Letter to the Editor
Comment in: http://www.jmir.org/2022/7/e39397/
I have read the systematic review titled, “Value Cocreation in Health Care: Systematic Review,” by Peng et al . The objective of the paper was to identify and review the literature as the area of value cocreation is new to health care. The topic is very relevant as there is a need to add value to health care that will ultimately help to reduce health inequities.
While this review summarizes the literature well, it does not qualify as a systematic review. Foremost is the lack of a clear question the review seeks to answer. A systematic review is usually conducted to answer a question; in this case, the authors seem to have conducted a scoping or narrative review systematically.
The authors themselves state that this area of research is new and the literature is fragmented. Thus, it would have been better to have conducted a scoping review rather than a systematic review . Further, the search terms for this review do not seem to be adequate to capture all research on the subject. For example, the phrases used in the search strategy do not include “respectful care,” which is often used in value cocreation in health care systems.
In addition, a high-quality systematic review follows PRISMA (Preferred Reporting Items for Systematic Reviews and Meta-Analyses) guidelines and checklists. This must be addressed in reference to PICO (population, intervention, comparators, and outcome). The systematic review lacks clarity on comparators and does not provide a list of all outcomes for which data were sought . The MMAT (Mixed Method Appraisal Tool) does mention the quality of studies but lacks the anticipated risk of bias assessment in individual studies. Further, the authors have also not detailed any variability between the studies through heterogeneity, which might have impacted the interpretation of the results [ ].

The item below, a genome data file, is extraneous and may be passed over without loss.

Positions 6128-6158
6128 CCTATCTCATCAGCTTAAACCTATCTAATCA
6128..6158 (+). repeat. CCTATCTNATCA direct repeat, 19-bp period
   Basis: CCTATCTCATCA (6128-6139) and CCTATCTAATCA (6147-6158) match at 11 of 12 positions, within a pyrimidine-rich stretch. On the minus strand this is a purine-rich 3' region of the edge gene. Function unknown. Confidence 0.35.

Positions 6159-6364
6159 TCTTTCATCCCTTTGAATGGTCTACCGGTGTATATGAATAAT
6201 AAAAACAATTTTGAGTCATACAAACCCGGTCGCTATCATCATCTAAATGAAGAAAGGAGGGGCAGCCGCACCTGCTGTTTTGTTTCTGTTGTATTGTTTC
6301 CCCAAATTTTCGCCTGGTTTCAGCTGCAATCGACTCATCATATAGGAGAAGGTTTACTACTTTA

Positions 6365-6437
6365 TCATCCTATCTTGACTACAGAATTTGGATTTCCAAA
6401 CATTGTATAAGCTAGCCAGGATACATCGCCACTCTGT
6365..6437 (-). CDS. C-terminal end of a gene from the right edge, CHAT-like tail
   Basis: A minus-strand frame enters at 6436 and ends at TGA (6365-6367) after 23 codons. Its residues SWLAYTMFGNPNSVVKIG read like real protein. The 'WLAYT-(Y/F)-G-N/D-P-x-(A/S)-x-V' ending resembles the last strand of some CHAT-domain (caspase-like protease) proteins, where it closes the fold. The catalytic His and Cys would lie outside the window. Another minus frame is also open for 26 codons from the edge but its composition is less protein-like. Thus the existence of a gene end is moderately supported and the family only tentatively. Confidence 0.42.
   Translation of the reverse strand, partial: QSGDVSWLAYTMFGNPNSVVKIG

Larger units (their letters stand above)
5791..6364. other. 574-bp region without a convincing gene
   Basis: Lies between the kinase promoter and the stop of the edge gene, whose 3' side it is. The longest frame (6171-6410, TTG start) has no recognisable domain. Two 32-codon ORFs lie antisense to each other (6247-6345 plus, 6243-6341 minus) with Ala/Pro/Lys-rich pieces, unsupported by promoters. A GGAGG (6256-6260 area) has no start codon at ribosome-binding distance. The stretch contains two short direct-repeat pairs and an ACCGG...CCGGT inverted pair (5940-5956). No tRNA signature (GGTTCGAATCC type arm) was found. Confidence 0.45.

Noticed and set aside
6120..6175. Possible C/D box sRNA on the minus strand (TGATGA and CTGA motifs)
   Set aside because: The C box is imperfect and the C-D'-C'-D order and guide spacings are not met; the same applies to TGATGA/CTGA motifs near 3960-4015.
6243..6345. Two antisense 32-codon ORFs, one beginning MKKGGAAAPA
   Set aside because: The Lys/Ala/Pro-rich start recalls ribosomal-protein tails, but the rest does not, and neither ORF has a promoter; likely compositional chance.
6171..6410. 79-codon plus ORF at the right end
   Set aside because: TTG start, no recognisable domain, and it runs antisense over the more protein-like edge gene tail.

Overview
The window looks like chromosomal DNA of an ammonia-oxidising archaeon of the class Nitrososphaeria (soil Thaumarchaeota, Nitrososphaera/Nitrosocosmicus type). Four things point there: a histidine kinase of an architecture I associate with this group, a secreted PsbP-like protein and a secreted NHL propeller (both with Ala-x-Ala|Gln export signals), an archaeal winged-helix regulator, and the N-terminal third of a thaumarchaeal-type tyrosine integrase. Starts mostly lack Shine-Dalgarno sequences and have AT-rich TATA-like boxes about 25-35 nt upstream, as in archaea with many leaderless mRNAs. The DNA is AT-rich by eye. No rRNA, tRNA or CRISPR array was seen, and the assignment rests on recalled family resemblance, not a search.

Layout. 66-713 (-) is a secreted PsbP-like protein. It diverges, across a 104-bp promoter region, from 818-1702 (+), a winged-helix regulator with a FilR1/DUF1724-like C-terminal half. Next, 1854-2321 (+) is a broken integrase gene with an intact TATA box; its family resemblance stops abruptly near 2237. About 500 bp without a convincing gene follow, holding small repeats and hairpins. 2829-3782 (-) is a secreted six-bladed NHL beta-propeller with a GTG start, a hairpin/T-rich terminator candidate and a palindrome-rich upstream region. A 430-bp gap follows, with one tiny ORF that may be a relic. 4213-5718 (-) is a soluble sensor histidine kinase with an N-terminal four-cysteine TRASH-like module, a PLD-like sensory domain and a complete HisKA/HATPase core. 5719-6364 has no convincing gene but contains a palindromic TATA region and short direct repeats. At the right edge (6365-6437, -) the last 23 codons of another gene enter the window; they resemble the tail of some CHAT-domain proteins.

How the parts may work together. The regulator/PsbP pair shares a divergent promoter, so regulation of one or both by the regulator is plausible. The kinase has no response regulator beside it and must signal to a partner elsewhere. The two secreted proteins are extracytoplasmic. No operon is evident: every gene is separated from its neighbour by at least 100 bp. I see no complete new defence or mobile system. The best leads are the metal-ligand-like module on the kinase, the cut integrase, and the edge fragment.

Most problematic, however, is the framework developed and presented in this review. The methodology of mapping the findings onto an existing theory is not a standard method. The authors need to justify why this method was adopted. The utility of this framework, therefore, is also not clear.
This area of research is clearly very relevant, and the authors have tried to put together the literature on this, but their systematic review needs more details at the granular level for a better understanding of the gaps and solutions to address areas of concern in the future.
Conflicts of Interest
- Peng Y, Wu T, Chen Z, Deng Z. Value cocreation in health care: Systematic review. J Med Internet Res 2022 Mar 25;24(3):e33061 [FREE Full text] [CrossRef] [Medline]
- Peters M, Godfrey CM, Khalil H, McInerney P, Parker D, Soares CB. Guidance for conducting systematic scoping reviews. Int J Evid Based Healthc 2015 Sep;13(3):141-146. [CrossRef] [Medline]
- Page M, McKenzie JE, Bossuyt PM, Boutron I, Hoffmann TC, Mulrow CD, et al. The PRISMA 2020 statement: an updated guideline for reporting systematic reviews. BMJ 2021 Mar 29;372:n71 [FREE Full text] [CrossRef] [Medline]
- Higgins J, Thompson SG. Quantifying heterogeneity in a meta-analysis. Stat Med 2002 Jun 15;21(11):1539-1558. [CrossRef] [Medline]
|MMAT: Mixed Method Appraisal Tool|
|PICO: population, intervention, comparators, and outcome|
|PRISMA: Preferred Reporting Items for Systematic Reviews and Meta-Analyses|
Edited by T Leung; This is a non–peer-reviewed article. submitted 13.04.22; accepted 24.05.22; published 11.07.22Copyright
©Fnu Kajal. Originally published in the Journal of Medical Internet Research (https://www.jmir.org), 11.07.2022.
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